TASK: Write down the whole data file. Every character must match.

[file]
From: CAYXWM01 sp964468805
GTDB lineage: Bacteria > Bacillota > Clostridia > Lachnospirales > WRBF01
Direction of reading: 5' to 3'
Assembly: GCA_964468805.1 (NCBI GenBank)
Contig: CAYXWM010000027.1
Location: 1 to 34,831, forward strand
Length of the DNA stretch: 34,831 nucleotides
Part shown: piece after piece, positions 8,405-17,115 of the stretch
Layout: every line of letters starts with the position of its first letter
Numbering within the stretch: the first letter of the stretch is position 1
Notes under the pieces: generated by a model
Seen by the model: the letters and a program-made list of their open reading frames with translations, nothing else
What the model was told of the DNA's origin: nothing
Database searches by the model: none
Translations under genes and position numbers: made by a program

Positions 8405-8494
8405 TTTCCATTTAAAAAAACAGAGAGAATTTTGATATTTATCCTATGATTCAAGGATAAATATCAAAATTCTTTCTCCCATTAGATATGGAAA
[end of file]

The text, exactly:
From: CAYXWM01 sp964468805
GTDB lineage: Bacteria > Bacillota > Clostridia > Lachnospirales > WRBF01
Direction of reading: 5' to 3'
Assembly: GCA_964468805.1 (NCBI GenBank)
Contig: CAYXWM010000027.1
Location: 1 to 34,831, forward strand
Length of the DNA stretch: 34,831 nucleotides
Part shown: piece after piece, positions 8,405-17,115 of the stretch
Layout: every line of letters starts with the position of its first letter
Numbering within the stretch: the first letter of the stretch is position 1
Notes under the pieces: generated by a model
Seen by the model: the letters and a program-made list of their open reading frames with translations, nothing else
What the model was told of the DNA's origin: nothing
Database searches by the model: none
Translations under genes and position numbers: made by a program

Positions 8405-8494
8405 TTTCCATTTAAAAAAACAGAGAGAATTTTGATATTTATCCTATGATTCAAGGATAAATATCAAAATTCTTTCTCCCATTAGATATGGAAA